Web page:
The Milelion’s RTW Trip 2018: Trip Planning
Singapore Airlines SilverKris Lounge T3 SIN
SWISS Intl Airlines B77W Business Class SIN-ZRH
Cosmo Hotel Berlin
Westin Grand Berlin
The Intra-Europe Business Class Experience, 2018 Edition
Turkish Airlines A330 Business Class IST-AMM
Sheraton Amman Al Nabil
Royal Jordanian Crown Lounge AMM
Egypt Air B737 Business Class AMM-CAI-NBO
Tribe Hotel Nairobi
Ethiopian Airlines B737 Business Class NBO-ADD
Ethiopian Airlines B787 Business Class ADD-GRU
Marriott Sao Paulo Airport
Avianca Brasil A330 Business Class GRU-SCL
San Cristobal Tower Santiago
Air Canada B77W Business Class SCL-YYZ
Air Canada Express E175 Business Class YYZ-BOS
United Airlines B757 First Class BOS-SFO
W San Francisco
United Airlines B77W Polaris Business Class SFO-NRT
ANA B787 Business Class NRT-SIN
I hailed an Uber and headed to Amman airport, where I’d be catching a flight to Cairo and then onwards to Nairobi to start the African segment of my RTW trip. Protip: at the time of writing, Uber is still not legal in Amman, and police conduct regular roadblocks to fine drivers (my understanding is that Uber pays the fines on behalf of the drivers while it works out its licensing). Most drivers would rather not go through the hassle of claiming the fine money from Uber though, and request you sit in the front seat to avoid suspicion. As if seeing a Chinese dude in the front seat with a Middle Eastern man wouldn’t set off any alarms. “Just say we are friends,” said Mohammad, my driver.
We got to the airport without any incident except at the end, which I suppose was totally foreseeable given that the entire entrance to the airport was one big police checkpoint. Mohammad duly got his fine slip, shrugged it off in a very c’est la vie way and dropped me off.
Check-in at Amman airport was surprisingly chaotic, especially around the Egyptair desk. There was a line seven deep for business class when I arrived, but after a while someone from behind the desk shouted at the line that this was only for business class passengers and then every one infront of me mysteriously vanished. Can’t really blame them though- on the TV screens at the counter “business class” was only given in English, so presumably some of them couldn’t read that.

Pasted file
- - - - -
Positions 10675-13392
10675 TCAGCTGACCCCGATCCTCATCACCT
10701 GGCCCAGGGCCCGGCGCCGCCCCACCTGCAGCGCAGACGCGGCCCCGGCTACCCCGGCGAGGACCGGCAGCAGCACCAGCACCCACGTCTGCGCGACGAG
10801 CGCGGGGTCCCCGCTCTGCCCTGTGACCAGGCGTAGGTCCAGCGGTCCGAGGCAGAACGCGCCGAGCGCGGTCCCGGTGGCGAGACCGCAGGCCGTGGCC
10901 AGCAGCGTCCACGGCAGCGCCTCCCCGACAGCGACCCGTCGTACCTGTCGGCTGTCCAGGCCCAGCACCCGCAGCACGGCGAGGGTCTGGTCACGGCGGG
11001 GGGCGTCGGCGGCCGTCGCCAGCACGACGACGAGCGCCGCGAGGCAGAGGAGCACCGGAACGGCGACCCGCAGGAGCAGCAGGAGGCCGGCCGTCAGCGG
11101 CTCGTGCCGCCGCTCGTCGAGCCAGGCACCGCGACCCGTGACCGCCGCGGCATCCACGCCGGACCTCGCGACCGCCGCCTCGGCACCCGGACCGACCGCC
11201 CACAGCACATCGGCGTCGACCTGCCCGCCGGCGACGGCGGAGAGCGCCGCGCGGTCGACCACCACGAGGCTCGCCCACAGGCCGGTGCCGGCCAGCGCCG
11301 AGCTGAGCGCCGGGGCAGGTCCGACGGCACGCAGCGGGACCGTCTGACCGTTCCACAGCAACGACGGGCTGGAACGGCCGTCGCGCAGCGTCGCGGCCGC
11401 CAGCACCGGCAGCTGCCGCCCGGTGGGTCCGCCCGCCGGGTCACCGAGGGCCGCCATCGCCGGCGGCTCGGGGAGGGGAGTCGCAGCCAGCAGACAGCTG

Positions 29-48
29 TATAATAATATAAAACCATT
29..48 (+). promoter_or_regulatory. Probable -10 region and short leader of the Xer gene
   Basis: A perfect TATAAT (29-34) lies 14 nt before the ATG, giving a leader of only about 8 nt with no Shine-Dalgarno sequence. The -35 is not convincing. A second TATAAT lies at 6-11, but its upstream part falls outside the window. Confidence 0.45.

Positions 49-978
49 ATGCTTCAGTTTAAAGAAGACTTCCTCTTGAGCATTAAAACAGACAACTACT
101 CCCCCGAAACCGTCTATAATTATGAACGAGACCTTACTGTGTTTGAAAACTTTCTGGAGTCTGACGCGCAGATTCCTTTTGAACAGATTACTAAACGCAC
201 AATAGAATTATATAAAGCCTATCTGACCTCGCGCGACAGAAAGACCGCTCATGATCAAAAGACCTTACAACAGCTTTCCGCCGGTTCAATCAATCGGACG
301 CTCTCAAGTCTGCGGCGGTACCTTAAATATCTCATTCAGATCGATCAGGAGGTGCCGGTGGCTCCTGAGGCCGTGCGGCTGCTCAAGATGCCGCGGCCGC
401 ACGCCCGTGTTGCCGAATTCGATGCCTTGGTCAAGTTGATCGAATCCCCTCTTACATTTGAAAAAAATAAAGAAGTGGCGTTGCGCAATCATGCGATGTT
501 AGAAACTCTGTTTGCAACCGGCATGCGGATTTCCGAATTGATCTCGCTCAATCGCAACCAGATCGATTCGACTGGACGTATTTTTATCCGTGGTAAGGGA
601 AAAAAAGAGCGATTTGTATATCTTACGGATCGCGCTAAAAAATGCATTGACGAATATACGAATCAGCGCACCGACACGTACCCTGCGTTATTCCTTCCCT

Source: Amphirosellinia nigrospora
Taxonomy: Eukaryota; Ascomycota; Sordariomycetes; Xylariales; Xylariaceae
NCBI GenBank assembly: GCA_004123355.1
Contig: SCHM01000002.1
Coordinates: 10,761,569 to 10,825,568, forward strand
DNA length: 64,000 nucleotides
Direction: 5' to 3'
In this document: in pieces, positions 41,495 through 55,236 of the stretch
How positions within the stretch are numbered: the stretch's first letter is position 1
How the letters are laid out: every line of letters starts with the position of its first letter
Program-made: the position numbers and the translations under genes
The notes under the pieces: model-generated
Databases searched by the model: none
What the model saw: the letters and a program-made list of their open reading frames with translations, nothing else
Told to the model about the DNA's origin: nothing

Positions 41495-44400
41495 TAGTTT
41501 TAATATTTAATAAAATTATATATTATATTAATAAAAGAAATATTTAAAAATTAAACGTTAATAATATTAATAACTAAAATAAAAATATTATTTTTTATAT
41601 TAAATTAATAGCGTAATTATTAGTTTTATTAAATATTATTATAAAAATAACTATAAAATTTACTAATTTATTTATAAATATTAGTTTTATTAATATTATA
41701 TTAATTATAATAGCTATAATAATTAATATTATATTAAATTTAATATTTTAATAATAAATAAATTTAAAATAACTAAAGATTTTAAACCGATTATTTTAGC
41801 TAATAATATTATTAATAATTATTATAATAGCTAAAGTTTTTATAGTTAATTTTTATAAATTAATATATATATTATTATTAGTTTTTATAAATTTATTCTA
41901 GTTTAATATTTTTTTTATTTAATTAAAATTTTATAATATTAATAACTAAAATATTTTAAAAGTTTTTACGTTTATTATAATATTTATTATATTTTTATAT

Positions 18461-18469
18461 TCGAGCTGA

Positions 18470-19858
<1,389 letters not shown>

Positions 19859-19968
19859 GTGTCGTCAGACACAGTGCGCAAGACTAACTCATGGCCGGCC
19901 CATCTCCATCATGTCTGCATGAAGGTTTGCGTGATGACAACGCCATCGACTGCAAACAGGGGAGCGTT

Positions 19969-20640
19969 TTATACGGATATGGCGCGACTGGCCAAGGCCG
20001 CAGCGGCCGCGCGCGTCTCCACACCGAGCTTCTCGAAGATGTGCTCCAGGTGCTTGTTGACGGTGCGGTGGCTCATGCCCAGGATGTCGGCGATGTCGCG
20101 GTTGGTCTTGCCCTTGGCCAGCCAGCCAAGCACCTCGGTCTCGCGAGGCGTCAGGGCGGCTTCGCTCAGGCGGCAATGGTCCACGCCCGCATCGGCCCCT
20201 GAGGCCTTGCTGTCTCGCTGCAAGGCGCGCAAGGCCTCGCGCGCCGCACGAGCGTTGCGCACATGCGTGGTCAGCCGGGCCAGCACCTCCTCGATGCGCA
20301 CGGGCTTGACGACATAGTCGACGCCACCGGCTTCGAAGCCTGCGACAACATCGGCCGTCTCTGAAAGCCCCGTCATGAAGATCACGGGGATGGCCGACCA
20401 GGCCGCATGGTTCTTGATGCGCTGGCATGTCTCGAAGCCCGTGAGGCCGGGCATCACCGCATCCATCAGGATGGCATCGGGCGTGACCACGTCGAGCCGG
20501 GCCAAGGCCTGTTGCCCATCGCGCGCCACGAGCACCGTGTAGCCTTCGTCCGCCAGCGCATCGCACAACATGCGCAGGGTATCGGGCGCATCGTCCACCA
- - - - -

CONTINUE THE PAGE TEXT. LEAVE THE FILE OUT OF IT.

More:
My bags were tagged straight through to Nairobi, with a transfer in Cairo. I also got an invitation to the Royal Jordanian Lounge which Egyptair uses in Amman. I have to say it’s quite refreshing to see green on a boarding pass. I mean we used to see green on SQ’s economy passes, until a certain bean counter decided that color boarding passes were so not worth it.
Amman doesn’t have a priority lane for business class passengers, but fortunately there were many counters open and the line moved reasonably fast. There was a centralized security checkpoint after that, and it opened out, expectedly, to the duty free area.
Amman airport isn’t particularly difficult to navigate, and I found the Royal Jordanian lounge within minutes. It’s located on the second floor…
…which means that after you enter on the first floor you need to take a lift upstairs.
You get a pretty great view of the departures concourse from the second floor. The entire terminal is pretty much two levels, with duty free and concessions on the first floor and a couple of lounges on the second.
Here’s the layout of the lounge, which was substantial in size. You enter from the lift podium in the bottom right of the image.
If you enter and head straight, you’ll access (1) The Space, (2) The Grove, (3) The Library, (4) The Neighbourhood and (5) The Hub. All these were completely deserted, and for whatever reason everyone was in areas (6)-(8)
Here’s (1)-(5) first. Check out all that real estate…
Royal Jordanian Lounge Seating
Areas (1)-(5) don’t have any F&B at all, save this small corner at (2) The Grove that has some fruit and (not fresh) juices.
If you instead head straight when you exit from the lifts and go across the small walkway, you’ll instead be in areas (6)-(8), where everyone in this lounge was congregating.
Royal Jordanian calls the buffet area “The Chandeliers”, which sounds nice and all, but let me be clear this is hardly gourmet central. The food on offer was mostly low quality, fried and pre-packaged stuff. Don’t come hungry, is my advice.
It’s called “The Bakery”, but all the pastries on offer were remarkably stale.
In terms of drinks, there was some watery orange juice (and something else of indeterminate origin)
And a central table with a coffee machine and bottled water. Soft drinks were available in the chiller below.
I couldn’t decide if the bar was supposed to be manned or help yourself, because in my entire stay at the lounge I never saw a bartender materialize. Most people were content to climb behind the counter to help themselves. Only a local Jordanian white and red were available, no sparkling here.
There were also a few semi-private TV rooms at the end of the dining area.
I didn’t think there was much else to talk about in the lounge. The Wi-Fi was slow to the point of being unusable, the food and drink wasn’t life changing and although it was a decent enough place to sit and work, it’s definitely not something worth coming to the airport early for .
I’m not sure how many oneworld carriers operate First Class to Amman, but it’s kind of concerning to think that this is the lounge for both First and Business class passengers in Amman. Given the Middle East’s reputation for over the top luxury and glitz, this would certainly be a massive disappointment to anyone with higher expectations.
I ended up leaving the lounge early so I could be first on board my first ever Egyptair flight.